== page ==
Broadly, junglers come in two varieties. They can either sustain themselves through the damage done by neutral creeps, or they can summon minions or convert neutral creeps to take damage in their stead. No matter what kind of jungler you pick, it is important to pick up items that increase health and mana regeneration, as they need to be able to stay in the fight for as long as possible without going back to base to ensure they farm effectively.

Junglers with a focus on survivability typically have one or more abilities that allow them to either heal through lifesteal, or are capable of dealing high amounts of damage in a short period of time. Ursa makes for a prime example with his Fury Swipes, which increase the amount of damage dealt with each consecutive attack. Lifestealer is another solid choice, as he can heal himself with Feast to remain in the jungle for far longer than other heroes.

Summoner heroes, on the other hand, excel at jungling because they don't have to tank creeps' damage in order to clear out camps. Enigma and Nature's Prophet are great for their ability to summon more units, while Enchantress and Chen can convert the creeps to their side.

Compared to other junglers, summoners can take medium and large camps earlier. In general, these heroes should prioritize mana regeneration first so that they can remain in the jungle longer and sustain their high cost abilities.

Creep Stacking

Creep Stacking is essential to proper jungling. In short, creep stacking involves pulling away the creeps from a camp shortly before their respawn timer activates. If the creeps are outside of the camp's spawn box, additional creeps will spawn,which you can subsequently kill. The more stacks on a camp, the more farm you get.

The recent 7.00 update changed the spawn timers for neutral camps, drastically changing how jungling works. Whereas the spawn time for camps used to be 0:30/1/2/3/4/etc., it is now 0:30/1/3/5/7/etc. The two minute time between spawns now means that speed is not as important as it once was. You now have enough time to clear out more camps and possibly execute a gank in between respawns.

To stack a camp, you must first either attack a neutral creep or walk close to their position, causing the creeps to chase after you for a short period of time. While the size of each camps spawn box varies, it is generally possible to pull the creeps at the 53 or 54 second mark to safely stack a camp.

While creep stacking is easy to pick up, there are other methods that can allow for even more efficient farming. A more advanced technique is creep pulling, which involves pulling a neutral camp into the path of incoming lane creeps. This is much harder to pull off, requiring careful timing, and is not recommended for beginners. Once it is mastered, however, you can use the lane creeps to take down harder neutral camps easily and without needing to worry about your survivability.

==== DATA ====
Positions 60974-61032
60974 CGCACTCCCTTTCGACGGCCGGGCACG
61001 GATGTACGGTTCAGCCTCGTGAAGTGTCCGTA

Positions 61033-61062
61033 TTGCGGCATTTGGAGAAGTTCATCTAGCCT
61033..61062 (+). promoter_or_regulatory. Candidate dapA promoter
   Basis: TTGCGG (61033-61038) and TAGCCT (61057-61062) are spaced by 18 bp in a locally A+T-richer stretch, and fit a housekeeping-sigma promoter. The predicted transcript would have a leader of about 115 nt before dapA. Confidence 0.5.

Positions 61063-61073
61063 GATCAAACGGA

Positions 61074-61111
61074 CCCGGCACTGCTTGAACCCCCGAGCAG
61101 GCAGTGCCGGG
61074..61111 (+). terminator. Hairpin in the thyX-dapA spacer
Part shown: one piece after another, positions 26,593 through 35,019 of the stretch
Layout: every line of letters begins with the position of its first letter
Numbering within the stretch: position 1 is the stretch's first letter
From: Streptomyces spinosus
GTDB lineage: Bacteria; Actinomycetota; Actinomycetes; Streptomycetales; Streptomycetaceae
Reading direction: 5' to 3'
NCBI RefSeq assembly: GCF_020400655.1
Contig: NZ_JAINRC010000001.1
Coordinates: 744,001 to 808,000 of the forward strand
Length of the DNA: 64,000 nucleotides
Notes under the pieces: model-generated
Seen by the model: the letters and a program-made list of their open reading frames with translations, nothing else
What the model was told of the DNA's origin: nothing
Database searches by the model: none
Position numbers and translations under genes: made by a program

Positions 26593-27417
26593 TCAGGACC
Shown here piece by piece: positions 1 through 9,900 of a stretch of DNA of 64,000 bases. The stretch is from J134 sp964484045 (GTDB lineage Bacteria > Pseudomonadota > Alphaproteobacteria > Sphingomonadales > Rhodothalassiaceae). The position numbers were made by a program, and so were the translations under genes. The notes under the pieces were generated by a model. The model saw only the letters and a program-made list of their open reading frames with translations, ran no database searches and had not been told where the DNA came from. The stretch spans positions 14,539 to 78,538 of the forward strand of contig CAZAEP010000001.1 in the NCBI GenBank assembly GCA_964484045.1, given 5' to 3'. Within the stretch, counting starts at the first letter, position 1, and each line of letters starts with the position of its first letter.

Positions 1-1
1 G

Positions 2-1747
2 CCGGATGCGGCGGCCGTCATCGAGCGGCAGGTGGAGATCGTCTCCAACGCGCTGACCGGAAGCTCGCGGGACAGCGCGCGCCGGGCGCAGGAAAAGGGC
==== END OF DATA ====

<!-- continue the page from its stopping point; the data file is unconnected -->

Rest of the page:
While having a jungler on your team is important to secure farm, it's just as essential to know how to properly shut one down and prevent the enemy from doing the same.

RELATED: A basic guide to warding in Dota 2

As mentioned earlier, neutral creeps will not spawn in a camp if there is another unit inside of it. This includes wards, which are invisible to the enemy team unless they are using a Gem of True Sight or are placing Sentry Wards to counter-ward their jungle. Placing a ward inside a neutral camp in the enemy jungle will lower their overall efficiency, though it is up to you whether you use Sentry Wards or Observer Wards for the job.

Observer Wards are great at providing sight range, but the limited amount your team has on hand combined with the fact that the most common spots to place them are often the most frequently de-warded means that they're often best used in other locations. That said, placing Observer Wards in the enemy jungle is a reliable way to both prevent additional creeps from spawning as well as potentially allowing you to see where the enemy jungler is, which could be used to set up a gank.

On the other hand, Sentry Wards do not provide much vision, with their only other use being to de-ward enemy wards and detect invisible opponents. These are much more difficult to spot, and can be used to effectively shut down a neutral camp without much difficulty.

Preston Dozsa is a news editor for theScore esports. You can follow him on Twitter.

related articles